HBV: Hepatitis B virus
HepB-BD: Hepatitis B birth dose
Did you know?
Hepatitis is an inflammation of the liver, most commonly caused by viral infection. There are five main hepatitis viruses, referred to as types A, B, C, D and E. Every 30 seconds, a person dies from a viral hepatitis related illness. The disease can affect anyone, but it has a disproportionate effect on the people and communities most underserved by health systems.
Chronic hepatitis B and hepatitis C are life-threatening infectious diseases that cause serious liver damage, cancer, and premature death, and other extrahepatic manifestations including diabetes, skin rash, arthritis, and renal failure. However, often infections are silent and do not manifest until it has progressed to the stage of primary liver cancer. Globally, 354 million people are living with the hepatitis B or C virus.
The WHO African region has the highest HBV prevalence of hepatitis B virus (HBV, 7.5%), with 82.3 million persons living with chronic HBV infection. Two of every three children infected with HBV globally are born in Africa and HBV infection acquired at birth or in early childhood is a major cause of primary liver cancer in adulthood (1).
It is recommended that routine hepatitis B vaccination for all infants beginning with a first dose within 24 hours of birth (hepatitis B birth dose or HepB-BD) and 2 or 3 additional doses to complete the infant vaccination series is important
Vaccination programmes that offer Hep B vaccines (beginning with a birth dose) have demonstrated large reductions in the prevalence of HBV infection and related mortality.
As of 2022, only 18 (33%) of 55 African Union Member States had introduced HepB-BD vaccination.
Among persons born during 2020-2030, scaling up HepB-BD vaccine coverage to ≥90% by 2030 (2) will avert:
- 41 million chronic HBV infections globally
- 710,000 deaths globally, including 554,318 (78%) in African countries
Africa CDC is not waiting.
Through its flagship Continental Viral Hepatitis Prevention and Control Programme, Africa CDC has been supporting activities that will accelerate the achievement of the objectives of the Cairo declaration on viral hepatitis in Africa, one of the key AU strategic documents calling for the elimination of viral hepatitis B and C on the continent. This document was adopted in February 2020 by all African Union Heads of State and Government to catalyse public health action towards reaching viral hepatitis elimination by 2030.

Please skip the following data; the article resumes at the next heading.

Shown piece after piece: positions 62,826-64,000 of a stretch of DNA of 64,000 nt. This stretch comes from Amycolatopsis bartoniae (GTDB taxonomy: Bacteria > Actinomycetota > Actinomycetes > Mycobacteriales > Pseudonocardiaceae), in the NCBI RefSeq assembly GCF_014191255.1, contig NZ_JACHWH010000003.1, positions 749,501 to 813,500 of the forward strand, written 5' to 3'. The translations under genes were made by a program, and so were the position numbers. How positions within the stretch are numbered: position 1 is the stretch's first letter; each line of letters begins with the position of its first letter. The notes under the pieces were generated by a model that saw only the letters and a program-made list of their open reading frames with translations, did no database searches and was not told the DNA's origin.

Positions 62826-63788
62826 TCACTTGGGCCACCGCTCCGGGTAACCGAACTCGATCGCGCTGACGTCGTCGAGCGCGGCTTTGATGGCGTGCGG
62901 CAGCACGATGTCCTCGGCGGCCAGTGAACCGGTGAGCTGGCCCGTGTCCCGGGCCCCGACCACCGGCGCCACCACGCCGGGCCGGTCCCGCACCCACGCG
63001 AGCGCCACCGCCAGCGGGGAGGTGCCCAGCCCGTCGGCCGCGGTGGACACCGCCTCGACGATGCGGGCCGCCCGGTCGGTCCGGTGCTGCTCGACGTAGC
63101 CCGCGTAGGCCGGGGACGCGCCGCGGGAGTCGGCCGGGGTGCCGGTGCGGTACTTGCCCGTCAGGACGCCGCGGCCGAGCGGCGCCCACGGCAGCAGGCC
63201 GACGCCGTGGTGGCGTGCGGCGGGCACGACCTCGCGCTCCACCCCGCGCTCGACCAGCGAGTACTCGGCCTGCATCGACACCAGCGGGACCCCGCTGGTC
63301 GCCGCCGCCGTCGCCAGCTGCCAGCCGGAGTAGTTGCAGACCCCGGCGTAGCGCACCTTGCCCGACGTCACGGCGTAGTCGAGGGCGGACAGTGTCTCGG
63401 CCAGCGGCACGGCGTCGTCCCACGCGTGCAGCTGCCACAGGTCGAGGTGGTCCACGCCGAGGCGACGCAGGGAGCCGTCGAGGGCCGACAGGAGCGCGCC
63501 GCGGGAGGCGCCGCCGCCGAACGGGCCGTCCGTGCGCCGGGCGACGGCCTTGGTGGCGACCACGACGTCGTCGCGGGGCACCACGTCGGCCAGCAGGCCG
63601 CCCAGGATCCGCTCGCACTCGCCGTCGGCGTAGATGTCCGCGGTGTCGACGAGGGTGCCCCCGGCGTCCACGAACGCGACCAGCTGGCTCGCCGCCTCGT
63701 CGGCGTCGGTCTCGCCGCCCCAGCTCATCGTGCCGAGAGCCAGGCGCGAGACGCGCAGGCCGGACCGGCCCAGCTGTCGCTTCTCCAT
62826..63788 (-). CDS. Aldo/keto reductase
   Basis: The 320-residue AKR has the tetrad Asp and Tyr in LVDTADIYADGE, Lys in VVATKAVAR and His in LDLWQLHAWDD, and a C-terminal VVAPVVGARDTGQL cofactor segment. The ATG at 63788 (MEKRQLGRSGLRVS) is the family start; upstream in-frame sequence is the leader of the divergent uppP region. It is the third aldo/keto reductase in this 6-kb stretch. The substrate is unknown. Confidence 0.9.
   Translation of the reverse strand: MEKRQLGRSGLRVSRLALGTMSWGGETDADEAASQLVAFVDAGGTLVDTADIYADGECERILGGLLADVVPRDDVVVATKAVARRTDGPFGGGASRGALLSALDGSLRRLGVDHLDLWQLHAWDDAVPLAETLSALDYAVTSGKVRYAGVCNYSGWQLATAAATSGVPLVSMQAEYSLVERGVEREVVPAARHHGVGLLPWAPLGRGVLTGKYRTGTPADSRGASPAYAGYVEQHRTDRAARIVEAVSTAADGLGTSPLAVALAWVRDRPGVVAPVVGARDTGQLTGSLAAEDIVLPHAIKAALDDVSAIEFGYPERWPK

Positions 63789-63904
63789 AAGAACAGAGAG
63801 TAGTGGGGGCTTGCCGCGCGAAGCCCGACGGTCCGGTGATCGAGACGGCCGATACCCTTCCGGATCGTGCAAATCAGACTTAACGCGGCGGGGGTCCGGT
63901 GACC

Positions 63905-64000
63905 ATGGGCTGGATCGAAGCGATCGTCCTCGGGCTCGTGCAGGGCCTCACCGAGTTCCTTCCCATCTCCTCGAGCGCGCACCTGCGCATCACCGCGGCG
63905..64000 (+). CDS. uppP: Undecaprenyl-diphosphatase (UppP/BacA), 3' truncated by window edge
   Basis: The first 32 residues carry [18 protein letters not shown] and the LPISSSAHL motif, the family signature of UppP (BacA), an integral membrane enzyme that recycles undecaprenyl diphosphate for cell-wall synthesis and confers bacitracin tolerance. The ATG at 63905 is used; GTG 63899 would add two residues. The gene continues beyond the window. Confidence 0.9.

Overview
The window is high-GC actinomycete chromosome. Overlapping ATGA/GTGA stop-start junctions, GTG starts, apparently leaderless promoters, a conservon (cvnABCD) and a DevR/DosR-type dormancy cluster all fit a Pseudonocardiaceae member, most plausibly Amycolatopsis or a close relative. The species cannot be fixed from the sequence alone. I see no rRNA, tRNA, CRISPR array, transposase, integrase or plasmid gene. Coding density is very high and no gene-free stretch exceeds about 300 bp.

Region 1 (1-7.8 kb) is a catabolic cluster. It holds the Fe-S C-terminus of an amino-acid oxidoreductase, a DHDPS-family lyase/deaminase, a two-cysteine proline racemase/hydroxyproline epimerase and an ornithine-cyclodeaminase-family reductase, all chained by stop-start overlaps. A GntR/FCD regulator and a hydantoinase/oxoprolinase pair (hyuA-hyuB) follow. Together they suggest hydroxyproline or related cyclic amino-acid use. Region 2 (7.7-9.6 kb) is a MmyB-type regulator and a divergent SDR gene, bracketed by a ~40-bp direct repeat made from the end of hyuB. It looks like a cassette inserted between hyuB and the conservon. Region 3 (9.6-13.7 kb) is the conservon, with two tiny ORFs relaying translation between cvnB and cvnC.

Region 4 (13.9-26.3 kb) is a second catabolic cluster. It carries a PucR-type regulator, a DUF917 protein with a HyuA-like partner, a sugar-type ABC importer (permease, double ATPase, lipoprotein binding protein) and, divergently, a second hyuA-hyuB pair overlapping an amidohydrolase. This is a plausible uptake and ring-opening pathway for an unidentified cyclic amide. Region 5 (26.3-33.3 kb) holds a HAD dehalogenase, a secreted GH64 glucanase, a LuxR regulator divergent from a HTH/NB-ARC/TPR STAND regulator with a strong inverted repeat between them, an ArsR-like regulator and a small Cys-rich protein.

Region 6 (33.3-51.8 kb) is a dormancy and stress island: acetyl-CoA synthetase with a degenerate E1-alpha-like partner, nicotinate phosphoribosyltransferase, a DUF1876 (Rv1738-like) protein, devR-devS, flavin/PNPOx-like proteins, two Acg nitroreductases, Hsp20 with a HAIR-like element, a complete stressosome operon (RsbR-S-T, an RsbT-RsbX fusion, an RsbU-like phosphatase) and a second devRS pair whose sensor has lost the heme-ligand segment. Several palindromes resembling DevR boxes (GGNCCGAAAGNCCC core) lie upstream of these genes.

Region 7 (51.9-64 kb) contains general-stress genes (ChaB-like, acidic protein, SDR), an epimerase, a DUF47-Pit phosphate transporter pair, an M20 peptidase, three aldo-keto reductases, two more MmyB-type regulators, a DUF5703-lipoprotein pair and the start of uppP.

The World Hepatitis Day on 28th July gives us an opportunity to join all stakeholders such as the World Health Organization and the World Hepatitis Alliance to raise awareness on the public health importance of this silent killer and to call on Member States to invest more in the fight against Hepatitis B and C in Africa to reach viral hepatitis elimination by 2030.
- Every 30 seconds globally, someone loses their life to a hepatitis-related illness. Don’t wait, get tested.
- Getting tested for Hepatitis to saves lives, so Don’t Wait!
- Don’t wait! get tested for Hepatitis, protect your loved ones.
- Hepatitis B vaccination can save your child’s life. Don’t wait, get them vaccinated.
- If you are an expecting mother, get screened for Hepatitis, Don’t wait!
- Don’t wait! tell your community to get tested for Hepatitis to save their lives.
- Hepatitis can be managed; you have nothing to worry about. Don’t wait to get tested!
How can you join the campaign?
- Download an e-flyer and post it on your social media using the campaign hashtag and tagging @AfricaCDC.
Click here: here
- Use one of the key messaging to create your own personalized poster using the campaign hashtag and tagging @AfricaCDC.
- Repost, share our posts using the campaign hashtag and tagging @AfricaCDC.
- Be a champion and raise awareness about hepatitis. Tell your community to get tested.
- Vaccinate your child against hepatitis B and tell your community to get their child vaccinated.
Raïssa Litete Beyande, Campaign and Promotion Officer – Policy, Health Diplomacy & Communication: Africa CDC | Email: LiteteR@africa-union.org
Dorothy Wambeti Njagi, Senior Communication Officer – Policy, Health Diplomacy & Communication: Africa CDC | Tel: +251 940 559 950 | Email: email@example.com
About Africa CDC
The Africa Centres for Disease Control and Prevention (Africa CDC) is a continental autonomous Public Health agency of the African Union which supports Member States in their efforts to strengthen health systems and improve surveillance, emergency response, prevention and control of diseases.
Learn more at: http://www.africacdc.org
About the African Union
The African Union spearheads Africa’s development and integration in close collaboration with African Union Member States, the Regional Economic Communities and African citizens.
AU Vision: to accelerate progress towards an integrated, prosperous and inclusive Africa, at peace with itself, playing a dynamic role in the continental and global arena, effectively driven by an accountable, efficient and responsive Commission.
Learn more at: http://www.au.int/